D'Souza once again turns his eye for social criticism to liberals, this time asserting their responsibility for the rise of anti-Americanism abroad and perhaps even the terrorist attacks of 9/11. The cultural Left in the U.S., by pressing for sexual freedom for women and gays through birth control, no-fault divorce, and support for gay marriage, has not only undermined American culture but also provoked the ire of religious conservatives in other nations, most prominently Islamic fundamentalists. Contrary to President Bush's assertions that terrorists and their supporters hate American freedom, D'Souza asserts that what they really hate is our licentious culture. He notes that American conservatives have more in common with Islamic Fundamentalists than with American liberals. He outlines a battle plan for the Right that includes building alliances with traditional Muslims and enlisting them in the war against radical Islam. This is an interesting perspective on the hostilities between the West and the Muslim world, particularly in light of the ongoing declared war against terrorism. Vanessa Bush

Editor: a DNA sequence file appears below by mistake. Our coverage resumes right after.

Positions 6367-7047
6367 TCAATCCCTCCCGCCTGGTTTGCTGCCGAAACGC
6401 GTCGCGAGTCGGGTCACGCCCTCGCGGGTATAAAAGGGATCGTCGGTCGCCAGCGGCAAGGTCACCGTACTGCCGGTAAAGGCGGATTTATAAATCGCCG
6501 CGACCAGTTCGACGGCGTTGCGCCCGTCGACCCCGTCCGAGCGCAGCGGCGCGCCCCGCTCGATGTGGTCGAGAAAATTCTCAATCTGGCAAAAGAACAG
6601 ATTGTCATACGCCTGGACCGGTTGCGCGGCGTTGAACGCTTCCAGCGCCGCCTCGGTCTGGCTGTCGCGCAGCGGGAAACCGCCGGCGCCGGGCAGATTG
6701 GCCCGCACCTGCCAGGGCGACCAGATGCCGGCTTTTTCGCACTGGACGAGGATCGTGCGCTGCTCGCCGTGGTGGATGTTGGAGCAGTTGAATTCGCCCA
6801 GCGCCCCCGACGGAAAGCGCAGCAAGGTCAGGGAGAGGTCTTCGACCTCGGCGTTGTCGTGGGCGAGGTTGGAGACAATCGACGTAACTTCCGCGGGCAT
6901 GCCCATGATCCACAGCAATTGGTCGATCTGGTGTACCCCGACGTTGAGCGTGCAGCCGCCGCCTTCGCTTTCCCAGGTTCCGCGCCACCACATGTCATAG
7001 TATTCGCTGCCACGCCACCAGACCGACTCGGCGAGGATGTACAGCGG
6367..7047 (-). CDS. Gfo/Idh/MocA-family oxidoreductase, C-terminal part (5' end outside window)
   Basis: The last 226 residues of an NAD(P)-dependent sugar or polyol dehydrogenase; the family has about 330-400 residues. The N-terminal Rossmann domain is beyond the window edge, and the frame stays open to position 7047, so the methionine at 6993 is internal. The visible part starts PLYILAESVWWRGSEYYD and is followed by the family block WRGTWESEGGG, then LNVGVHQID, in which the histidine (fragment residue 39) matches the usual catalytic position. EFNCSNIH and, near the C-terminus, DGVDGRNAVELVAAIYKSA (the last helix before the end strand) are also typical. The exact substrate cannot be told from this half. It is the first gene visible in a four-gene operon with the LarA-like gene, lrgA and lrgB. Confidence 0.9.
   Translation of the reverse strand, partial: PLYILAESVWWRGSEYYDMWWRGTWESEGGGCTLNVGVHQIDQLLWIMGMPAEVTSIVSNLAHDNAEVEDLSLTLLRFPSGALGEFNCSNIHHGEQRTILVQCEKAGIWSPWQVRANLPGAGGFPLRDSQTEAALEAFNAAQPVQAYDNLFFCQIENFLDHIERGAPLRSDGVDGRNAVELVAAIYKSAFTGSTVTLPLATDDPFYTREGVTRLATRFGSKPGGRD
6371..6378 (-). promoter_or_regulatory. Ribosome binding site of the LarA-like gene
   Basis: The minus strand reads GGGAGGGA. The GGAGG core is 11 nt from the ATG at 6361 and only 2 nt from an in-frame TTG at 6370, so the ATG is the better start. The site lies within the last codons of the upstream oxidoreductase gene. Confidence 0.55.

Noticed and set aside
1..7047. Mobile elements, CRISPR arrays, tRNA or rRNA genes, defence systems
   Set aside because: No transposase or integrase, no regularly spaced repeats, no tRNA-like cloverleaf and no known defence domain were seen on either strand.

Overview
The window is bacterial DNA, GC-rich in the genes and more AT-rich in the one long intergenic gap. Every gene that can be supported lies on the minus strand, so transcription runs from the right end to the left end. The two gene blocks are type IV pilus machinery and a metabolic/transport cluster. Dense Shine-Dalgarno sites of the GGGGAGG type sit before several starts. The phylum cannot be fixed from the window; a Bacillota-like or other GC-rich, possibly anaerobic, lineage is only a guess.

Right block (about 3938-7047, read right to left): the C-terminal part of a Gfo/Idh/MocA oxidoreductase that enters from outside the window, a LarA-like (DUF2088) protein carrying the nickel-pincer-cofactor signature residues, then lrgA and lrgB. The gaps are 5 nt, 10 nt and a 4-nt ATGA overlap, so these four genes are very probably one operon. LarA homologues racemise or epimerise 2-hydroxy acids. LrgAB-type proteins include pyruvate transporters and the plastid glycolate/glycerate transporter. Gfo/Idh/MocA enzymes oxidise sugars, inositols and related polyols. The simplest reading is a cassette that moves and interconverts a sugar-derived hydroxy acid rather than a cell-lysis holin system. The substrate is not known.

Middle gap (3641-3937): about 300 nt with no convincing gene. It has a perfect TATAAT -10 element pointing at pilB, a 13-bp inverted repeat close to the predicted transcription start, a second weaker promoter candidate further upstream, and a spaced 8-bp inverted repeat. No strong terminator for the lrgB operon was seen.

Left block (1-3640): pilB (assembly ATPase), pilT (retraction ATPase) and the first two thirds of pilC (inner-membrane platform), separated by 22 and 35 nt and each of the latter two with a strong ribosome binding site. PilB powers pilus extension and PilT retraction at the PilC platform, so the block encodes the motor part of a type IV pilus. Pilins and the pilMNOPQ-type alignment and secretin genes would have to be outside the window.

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Product Details

  • Hardcover: 352 pages
  • Publisher: Doubleday; 1 edition (January 16, 2007)
  • Language: English
  • ISBN-10: 0385510128
  • ISBN-13: 978-0385510127
  • Product Dimensions: 6.2 x 1.3 x 9.3 inches
  • Shipping Weight: 1.3 pounds
  • Average Customer Review: 3.3 out of 5 stars  See all reviews (163 customer reviews)
  • Amazon Best Sellers Rank: #312,382 in Books (See Top 100 in Books)

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More About the Author